martedì 28 novembre 2017

"Actively reframing the past"

Quella vecchia rubrica che una volta si chiamava "Polaroids From The Web" [*]


Within The Context Of All Contexts: The Rewiring Of Our Relationship To Music

► «Ten years ago, I thought the effect of widespread, immediate access to so much of the history of recorded music would be that the past would come to merge with the present. It would simply become another room in the house. [...] But it seems, instead, that the more likely use of the past, and the more profitable one, is as a weird or uncanny diversion. It delivers you a punch in the neck and then retreats back into a flat, non-hierarchical landscape»: stupendo saggio di Ben Ratliff sul sito della NPR a proposito di come, tra la cultura delle ristampe e il feed infinito dei social network, sia cambiato il nostro modo di interagire con il passato della musica, "Within The Context Of All Contexts: The Rewiring Of Our Relationship To Music".

► «It’s strange to think now that in 2002, you could still pick up a magazine and it would be the first place you’d read about a new band, or know if someone was releasing new music. In 2002, it was still possible to break news and surprise people in a weekly magazine»: "NME Created an Indie Scene Out of Thin Air in 2002 and Made It Stick" - VICE un po' se la canta e se la suona con la scusa di ricordare l'ultima age d'or di NME a inizio secolo, tra Strokes, Libertines e Bloc Party.

► Ancora a proposito di NME, la distopia del mondo fatto di fake news e personaggi grotteschi che sembrano disegnati peggio dei cattivi di un film Marvel si insinua sempre di più anche nella nostra bolla: "NME and Uncut acquired in deal funded by controversial Republican billionaires" (ulteriori approfondimenti qui).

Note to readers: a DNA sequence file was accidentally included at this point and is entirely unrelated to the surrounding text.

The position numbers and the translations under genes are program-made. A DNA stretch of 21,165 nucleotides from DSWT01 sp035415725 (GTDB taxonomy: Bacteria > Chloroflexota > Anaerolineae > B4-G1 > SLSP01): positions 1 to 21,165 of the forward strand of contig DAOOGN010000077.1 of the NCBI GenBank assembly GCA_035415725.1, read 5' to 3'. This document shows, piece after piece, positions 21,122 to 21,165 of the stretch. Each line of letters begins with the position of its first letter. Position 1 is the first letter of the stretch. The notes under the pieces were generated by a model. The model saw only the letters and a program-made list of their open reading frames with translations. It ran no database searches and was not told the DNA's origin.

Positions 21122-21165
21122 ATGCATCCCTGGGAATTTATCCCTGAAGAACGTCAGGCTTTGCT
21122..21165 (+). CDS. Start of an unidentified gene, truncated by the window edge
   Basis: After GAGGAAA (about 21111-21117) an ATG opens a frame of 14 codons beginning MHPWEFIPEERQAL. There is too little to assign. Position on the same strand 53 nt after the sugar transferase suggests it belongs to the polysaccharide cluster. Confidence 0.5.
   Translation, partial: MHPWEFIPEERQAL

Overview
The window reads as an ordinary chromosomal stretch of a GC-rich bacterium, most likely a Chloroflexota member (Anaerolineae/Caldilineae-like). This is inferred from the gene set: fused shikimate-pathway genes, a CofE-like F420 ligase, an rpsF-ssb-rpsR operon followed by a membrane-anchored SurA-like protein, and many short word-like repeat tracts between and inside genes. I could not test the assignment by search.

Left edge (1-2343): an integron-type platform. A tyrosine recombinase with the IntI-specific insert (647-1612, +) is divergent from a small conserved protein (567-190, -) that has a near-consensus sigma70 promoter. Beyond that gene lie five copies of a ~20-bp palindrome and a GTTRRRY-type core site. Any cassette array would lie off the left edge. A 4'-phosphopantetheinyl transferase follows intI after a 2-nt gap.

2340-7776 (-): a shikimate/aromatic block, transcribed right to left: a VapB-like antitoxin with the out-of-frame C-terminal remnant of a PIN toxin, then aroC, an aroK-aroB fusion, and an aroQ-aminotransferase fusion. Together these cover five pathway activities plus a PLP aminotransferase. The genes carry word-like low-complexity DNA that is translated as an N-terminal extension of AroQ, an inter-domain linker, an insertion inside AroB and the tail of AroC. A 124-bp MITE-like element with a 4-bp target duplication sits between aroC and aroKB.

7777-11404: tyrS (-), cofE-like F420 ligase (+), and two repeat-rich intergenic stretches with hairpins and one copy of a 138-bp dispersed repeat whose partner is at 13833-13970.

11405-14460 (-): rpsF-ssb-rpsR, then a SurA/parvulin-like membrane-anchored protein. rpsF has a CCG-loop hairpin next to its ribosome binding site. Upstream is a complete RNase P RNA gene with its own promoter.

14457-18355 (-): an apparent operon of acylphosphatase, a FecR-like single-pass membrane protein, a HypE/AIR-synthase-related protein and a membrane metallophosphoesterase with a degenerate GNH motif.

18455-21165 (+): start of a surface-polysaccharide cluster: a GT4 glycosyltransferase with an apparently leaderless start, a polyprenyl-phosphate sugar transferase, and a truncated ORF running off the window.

► "BBC Music Sound of 2018: Will these artists define the year?": conosco cinque nomi su sedici, credo sia il mio recordo personale in questo genere di liste.






► "The Expansive Catalogue of DFA Records": sul Daily di Bandcamp, Joe Muggs passa in rassegna le più recenti uscite della label di James Murphy. Prendetevi un po' di tempo per perdervi tra questi link: non si vive di soli LCD Soundsystem!

► «A larger number of major label tracks are taken at face value and added quickly while indie tracks are more likely to have to prove their own worth with organic plays before being added. Indeed, 55% of indie tracks have to wait more than a month before being added to Todays Top Hits, compared to 49% of major label tracks. Yet despite the relative double disadvantage, indie tracks stay on Today’s Top Hits 12 days longer than major label tracks»: "Majors Get The Tracks But Not The Longevity On Today’s Top Hits", un articolo bello denso di cifre per capire come le classifiche stanno riflettendo il mutamento del mercato musicale.

► «Sticky Fingers may sell on the basis of its ample and sometimes ridiculous rock-world lore — Mick Jagger and Paul McCartney eagerly avail themselves for score-settling — but this is all incidental to the book’s grander purposes. Hagan’s most enviable feat is that he makes this harsh history readable not by portraying Wenner as a redeemable figure (there’s no goblin with a heart of gold here), but instead by centralizing the very ambitious women who made Wenner’s path-blazing possible»: Jessica Hopper recensisce la biografia del fondatore di Rolling Stone, Jann Wenner, scritta da Joe Hagan.

► Ma la notizia del giorno per me è che l'anno prossimo arriveranno in Italia gli Hater! (qui la mia rece del loro album di debutto su PNKSLM.) Ho comprato un'agenda del 2018 in anticipo solo per poter segnare col pennarello rosso la data del 3 febbraio.

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